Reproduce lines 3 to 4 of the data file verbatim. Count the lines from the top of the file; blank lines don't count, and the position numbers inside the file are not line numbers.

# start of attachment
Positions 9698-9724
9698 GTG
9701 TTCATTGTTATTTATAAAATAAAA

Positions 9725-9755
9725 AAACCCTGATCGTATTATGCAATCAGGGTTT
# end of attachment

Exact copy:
9701 TTCATTGTTATTTATAAAATAAAA

Positions 9725-9755